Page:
Beethoven’s Lessons

On that averagely average, cold and damp Irish spring day I met a woman in her 50s, an artist. She was a sort of a ‘enfant (should write: ‘ personne agee’) terrible’ in our small and – have to admit – still quite narrow-minded environment. Always alone, apparently considered as ‘dangerous’ or (charitably speaking) ‘weird’. I’ve just glanced her vegetarian dish and she shared it with me with ‘I don’t accept ‘no’ for an answer’ attitude (tasted awfully, by the way). Then we struck up a chat and – after an hour or so – I realized that such a liberating conversation I hadn’t have experienced in months. It was like an instant ‘click’ and we met at a higher level, where all the differences/petty worries/judgements simply don’t exist – you talk and you know that you are being understood – in a flash, thanks to a sort of a magical, inner chemistry sparking between two minds, two souls…

She was a great listener and a mentor, yet her soul has been damaged by  a  cruelty of life, the cruelty of people. And it was extremely painful to watch her – sliding on the thin ice, appearing and disappearing like a cube of gold melting in a pot – with all the ridiculous helplessness, you feel facing the mystery of another human being and his/her story never-to-be-disclosed.

So, I remember – she said: “It was Beethoven, who taught me how to be an artist.” I didn’t get her then, yet, now – I’m almost sure, what she meant by that. So – I would like to dedicate this post to her and to Beethoven, though I know it – neither of them will ever read it… Those fallen angels are always like that, lighting up the world with their strange, dark light, yet never asking anything in return – except maybe the absolute surrender to them.

Yes, Beethoven is a powerful teacher, one of the best any artist can get – and, what a privilege! – he is, by his music, always there for you, when you need him. I chose the “Moonlight” as a feature for this post, mainly because I’m completely taken by Rubinstein’s interpretation – the best I heard so far, just so perfect… Yet, one has to listen to Beethoven’s No.9, No. 5, his “Coriolan” Overture – in a fact to the most of his work to hear the giant fighting the Gorgons. You may know nothing of his personal struggles, yet you can sense it – the reality, the life is there to be confronted without fear – this is the message, one of the most universal and brilliant, the art can convey to humanity; the harder your fate tries to overpower you, the stronger you become to fight it back. The charismatic ability to inspire courage in others and to transform their life in one touch; the towering strength of a personality – perfectly integrated, though it’s been challenged continuously by the ill fate and by the composer himself – this is Beethoven’s lesson of ‘how to be an artist’. Yet – don’t read it as an unattainable wishing-list for the super-humans – see this artist’s letters, where the shield of his genius sounds doesn’t protect him – he is certainly the one of bones and blood, of tears and screams, of a doubt and a crisis. Feel the might of his monsters and then listen to what he had done to them. Have that braveness to live without masks and an armour, so intensely – you fear to lose your sanity. Then, lying on your deathbed – you will be able to say without any pretense: “Applaud my friends. The comedy is over”.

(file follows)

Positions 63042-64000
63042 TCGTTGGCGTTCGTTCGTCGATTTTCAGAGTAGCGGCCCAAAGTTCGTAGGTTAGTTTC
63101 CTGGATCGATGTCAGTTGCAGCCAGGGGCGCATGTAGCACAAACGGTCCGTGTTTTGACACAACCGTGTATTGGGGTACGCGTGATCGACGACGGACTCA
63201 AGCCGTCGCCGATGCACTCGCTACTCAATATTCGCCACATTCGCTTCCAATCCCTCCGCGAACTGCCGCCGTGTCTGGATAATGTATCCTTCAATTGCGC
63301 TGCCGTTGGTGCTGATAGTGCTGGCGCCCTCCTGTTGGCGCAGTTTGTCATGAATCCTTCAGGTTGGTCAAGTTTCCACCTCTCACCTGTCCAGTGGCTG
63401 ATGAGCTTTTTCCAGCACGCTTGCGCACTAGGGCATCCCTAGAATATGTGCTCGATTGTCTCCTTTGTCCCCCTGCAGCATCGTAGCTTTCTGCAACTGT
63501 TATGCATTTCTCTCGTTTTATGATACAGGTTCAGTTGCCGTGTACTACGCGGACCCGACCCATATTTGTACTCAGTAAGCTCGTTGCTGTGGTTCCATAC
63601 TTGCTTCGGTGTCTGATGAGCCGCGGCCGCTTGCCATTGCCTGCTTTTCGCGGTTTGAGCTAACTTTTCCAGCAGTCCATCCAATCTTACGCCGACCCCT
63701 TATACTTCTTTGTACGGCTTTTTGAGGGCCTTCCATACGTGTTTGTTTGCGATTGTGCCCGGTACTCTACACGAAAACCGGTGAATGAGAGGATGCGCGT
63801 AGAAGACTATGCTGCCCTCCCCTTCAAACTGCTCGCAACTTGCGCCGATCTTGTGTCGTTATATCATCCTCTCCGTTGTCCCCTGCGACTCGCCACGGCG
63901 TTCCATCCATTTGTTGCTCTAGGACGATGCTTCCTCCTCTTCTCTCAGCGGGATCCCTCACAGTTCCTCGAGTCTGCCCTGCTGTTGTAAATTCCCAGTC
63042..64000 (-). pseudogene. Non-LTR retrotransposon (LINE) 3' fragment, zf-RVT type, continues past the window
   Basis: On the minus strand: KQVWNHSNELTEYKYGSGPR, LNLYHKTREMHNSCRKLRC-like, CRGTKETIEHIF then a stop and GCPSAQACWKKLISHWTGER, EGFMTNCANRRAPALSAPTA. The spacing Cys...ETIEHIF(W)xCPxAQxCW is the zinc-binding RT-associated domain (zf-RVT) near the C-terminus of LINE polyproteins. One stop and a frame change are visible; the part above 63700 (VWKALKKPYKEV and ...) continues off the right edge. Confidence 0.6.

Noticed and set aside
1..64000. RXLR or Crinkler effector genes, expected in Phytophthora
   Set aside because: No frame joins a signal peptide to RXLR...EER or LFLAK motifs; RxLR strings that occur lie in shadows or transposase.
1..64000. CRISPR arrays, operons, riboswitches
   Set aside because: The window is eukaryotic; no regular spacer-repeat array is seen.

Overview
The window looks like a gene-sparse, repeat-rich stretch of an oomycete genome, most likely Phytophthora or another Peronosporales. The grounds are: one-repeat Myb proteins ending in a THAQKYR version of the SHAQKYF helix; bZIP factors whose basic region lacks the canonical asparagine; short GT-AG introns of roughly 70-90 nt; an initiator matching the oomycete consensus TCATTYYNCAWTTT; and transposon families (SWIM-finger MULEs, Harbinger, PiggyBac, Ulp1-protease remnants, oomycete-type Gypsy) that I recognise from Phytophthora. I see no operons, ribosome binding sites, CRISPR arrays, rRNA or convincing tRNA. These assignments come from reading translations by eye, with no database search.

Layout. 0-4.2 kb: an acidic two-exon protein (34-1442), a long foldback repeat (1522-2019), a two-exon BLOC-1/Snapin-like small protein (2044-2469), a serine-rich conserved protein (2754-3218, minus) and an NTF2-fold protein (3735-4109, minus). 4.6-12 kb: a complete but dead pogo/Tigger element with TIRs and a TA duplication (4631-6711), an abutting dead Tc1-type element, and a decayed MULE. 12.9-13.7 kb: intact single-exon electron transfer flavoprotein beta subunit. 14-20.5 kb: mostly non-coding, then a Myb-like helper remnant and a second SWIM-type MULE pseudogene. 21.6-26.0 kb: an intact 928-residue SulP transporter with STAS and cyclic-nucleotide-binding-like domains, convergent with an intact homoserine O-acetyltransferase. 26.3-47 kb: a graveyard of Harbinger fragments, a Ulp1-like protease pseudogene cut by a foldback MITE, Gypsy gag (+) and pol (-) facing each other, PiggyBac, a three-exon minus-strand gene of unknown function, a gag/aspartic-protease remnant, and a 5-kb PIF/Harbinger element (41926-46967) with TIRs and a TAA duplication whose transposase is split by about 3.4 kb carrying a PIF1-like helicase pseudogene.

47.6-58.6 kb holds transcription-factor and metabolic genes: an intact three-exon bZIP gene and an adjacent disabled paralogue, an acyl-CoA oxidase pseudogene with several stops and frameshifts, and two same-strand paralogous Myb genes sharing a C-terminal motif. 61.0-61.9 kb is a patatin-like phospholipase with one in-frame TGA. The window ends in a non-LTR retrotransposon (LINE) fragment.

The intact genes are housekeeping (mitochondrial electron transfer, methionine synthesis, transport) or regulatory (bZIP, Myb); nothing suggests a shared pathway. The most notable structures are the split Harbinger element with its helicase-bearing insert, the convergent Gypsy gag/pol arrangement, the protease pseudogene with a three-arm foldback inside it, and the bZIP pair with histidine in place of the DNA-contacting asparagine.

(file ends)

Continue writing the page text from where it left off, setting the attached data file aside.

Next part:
Video featured thanks to the courtesy of ehttsinaip from Youtube.


About kasia

Born in Poland. Lives in Ireland, Cork. Visual artist. View all posts by kasia

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